View The Anonymous People trailer here.

THE ANONYMOUS PEOPLE is an 88 minute feature documentary film about the 23.5 million Americans living in long-term recovery from addiction to alcohol and other drugs. Deeply entrenched social stigma and discrimination have kept recovery voices silent and faces hidden for decades. The vacuum created by this silence has been filled by sensational mass media depictions of people in active addiction that continue to perpetuate a lurid public fascination with the dysfunctional side of what is a preventable and treatable health condition. Just like women with breast cancer, or people with HIV/AIDS, courageous addiction recovery advocates are starting to come out of the shadows to tell their true stories. The moving story of The Anonymous People is told through the faces and voices of the leaders, volunteers, corporate executives, and celebrities who are laying it all on the line to save the lives of others just like them. This passionate new public recovery movement is fueling a changing conversation that aims to transform public opinion, and finally shift problematic policy toward lasting recovery solutions.

Sponsored by the Student Wellness Center and the Addictions Counseling Certificate Program 

National Alcohol Screening Day: April 10, 2014

Published April 1, 2014 By Kendal McDevitt

April is Alcohol Awareness Month and Thursday, April 10 2014 is National Alcohol Screening Day. Organized by the national nonprofit Screening for Mental Health, Inc., the screening day is an outreach, education, and screening program that raises awareness about alcohol misuse and helps individuals with alcohol problems find opportunities for assessment and treatment. 

Alcohol abuse can often occur with other mental health issues and can exacerbate the symptoms of illnesses such as depression and posttraumatic stress disorder (PTSD). Alcohol is often used to "medicate" these disorders but, being a depressant itself, it can make the problem worse, according to Douglas G. Jacobs, M.D., associate clinical professor of psychiatry at Harvard Medical School and the founder of Screening for Mental Health, Inc.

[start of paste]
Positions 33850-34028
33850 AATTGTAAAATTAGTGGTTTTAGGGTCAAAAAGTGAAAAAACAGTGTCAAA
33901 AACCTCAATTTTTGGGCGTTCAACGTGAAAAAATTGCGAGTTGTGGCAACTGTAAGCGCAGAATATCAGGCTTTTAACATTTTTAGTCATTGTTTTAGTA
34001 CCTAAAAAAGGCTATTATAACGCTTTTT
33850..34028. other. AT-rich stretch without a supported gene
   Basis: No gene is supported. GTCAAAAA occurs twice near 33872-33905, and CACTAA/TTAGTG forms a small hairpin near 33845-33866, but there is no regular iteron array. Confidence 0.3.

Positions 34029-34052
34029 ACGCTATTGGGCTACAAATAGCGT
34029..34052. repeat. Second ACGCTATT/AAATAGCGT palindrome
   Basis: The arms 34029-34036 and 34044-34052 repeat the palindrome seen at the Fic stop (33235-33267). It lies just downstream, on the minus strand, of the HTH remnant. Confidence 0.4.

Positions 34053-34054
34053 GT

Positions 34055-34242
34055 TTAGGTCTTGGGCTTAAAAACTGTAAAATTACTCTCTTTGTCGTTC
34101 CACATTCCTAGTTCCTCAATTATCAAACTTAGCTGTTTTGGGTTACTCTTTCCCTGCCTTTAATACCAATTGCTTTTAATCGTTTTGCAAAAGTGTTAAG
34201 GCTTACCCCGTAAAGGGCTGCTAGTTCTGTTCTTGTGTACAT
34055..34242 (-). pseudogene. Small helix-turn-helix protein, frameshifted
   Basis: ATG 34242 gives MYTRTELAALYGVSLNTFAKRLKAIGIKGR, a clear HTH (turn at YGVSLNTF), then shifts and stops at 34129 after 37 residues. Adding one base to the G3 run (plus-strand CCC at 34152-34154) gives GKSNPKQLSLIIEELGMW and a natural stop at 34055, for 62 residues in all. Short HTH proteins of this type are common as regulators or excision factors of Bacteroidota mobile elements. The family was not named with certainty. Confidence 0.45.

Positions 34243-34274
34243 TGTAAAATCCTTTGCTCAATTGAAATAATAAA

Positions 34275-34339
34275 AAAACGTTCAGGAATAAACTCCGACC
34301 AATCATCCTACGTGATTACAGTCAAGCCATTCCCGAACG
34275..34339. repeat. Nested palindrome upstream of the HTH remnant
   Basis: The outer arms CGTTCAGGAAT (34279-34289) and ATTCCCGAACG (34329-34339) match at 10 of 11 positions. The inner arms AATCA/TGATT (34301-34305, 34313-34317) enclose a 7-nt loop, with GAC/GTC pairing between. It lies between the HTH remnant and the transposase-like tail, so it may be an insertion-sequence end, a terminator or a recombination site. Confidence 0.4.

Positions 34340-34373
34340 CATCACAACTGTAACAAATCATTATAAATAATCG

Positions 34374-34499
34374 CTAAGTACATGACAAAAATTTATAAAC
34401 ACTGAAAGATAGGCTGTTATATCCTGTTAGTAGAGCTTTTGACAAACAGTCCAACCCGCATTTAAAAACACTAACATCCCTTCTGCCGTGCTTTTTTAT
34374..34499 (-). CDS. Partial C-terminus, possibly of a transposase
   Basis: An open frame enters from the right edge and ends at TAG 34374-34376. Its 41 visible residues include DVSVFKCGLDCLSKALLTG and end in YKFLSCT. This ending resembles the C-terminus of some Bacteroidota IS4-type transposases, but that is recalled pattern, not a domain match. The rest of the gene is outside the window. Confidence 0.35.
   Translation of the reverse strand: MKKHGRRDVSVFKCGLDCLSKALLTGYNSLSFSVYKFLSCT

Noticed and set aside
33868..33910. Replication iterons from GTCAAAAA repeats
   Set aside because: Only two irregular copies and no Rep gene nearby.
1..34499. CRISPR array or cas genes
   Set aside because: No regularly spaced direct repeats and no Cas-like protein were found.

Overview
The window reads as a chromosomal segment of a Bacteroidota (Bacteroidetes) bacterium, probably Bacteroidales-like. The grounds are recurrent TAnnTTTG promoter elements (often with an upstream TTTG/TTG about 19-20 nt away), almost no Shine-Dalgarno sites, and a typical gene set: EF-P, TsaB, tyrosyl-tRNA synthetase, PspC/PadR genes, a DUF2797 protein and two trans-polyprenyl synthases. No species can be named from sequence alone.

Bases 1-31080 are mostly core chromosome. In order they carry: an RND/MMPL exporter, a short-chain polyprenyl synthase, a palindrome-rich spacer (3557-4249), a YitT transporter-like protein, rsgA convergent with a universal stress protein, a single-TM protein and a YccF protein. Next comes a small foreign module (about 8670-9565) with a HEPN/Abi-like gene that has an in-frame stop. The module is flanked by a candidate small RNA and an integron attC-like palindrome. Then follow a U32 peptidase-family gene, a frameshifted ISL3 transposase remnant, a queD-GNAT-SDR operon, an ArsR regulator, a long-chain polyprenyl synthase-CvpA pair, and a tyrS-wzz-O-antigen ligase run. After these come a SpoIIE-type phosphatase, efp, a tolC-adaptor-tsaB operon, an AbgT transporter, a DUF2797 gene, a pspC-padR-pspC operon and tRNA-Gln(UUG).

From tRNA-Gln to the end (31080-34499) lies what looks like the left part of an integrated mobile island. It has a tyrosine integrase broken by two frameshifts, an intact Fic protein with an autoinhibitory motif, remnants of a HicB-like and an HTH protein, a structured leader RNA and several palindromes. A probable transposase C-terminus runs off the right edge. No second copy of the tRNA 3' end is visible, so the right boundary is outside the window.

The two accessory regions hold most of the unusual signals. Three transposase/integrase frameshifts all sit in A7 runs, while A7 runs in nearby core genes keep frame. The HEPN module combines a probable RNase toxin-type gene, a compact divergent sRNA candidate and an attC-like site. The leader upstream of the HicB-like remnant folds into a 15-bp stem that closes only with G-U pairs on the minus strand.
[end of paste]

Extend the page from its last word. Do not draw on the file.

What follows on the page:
Are you curious about your own alcohol use or that of someone else's?  If so, take an anonymous screening online at The screening site, is accessible and free year round to the public. 

The Student Wellness Center will also offer free alcohol screening at contact tables in the post office from 9am - 2pm.  For more information contact Kendal McDevitt at

Smartphone App Could Help People in Recovery Cut Down on Drinking

Published March 27, 2014 By Kendal McDevitt

By Join Together Staff | March 27, 2014 |

A smartphone app may help people in recovery from alcohol abuse to cut down on “risky drinking”—having more than three or four alcoholic drinks in a two-hour period, a new study finds.

Using the app also increased the chance that people recovering from alcohol abuse would totally abstain from drinking, Reuters reports. The app has guided relaxation techniques. It sends an alert when a person is near a bar or other place that could be risky to their recovery. The app includes a “panic” button that connects with a person’s supporters and other app users, and has games to help distract from cravings.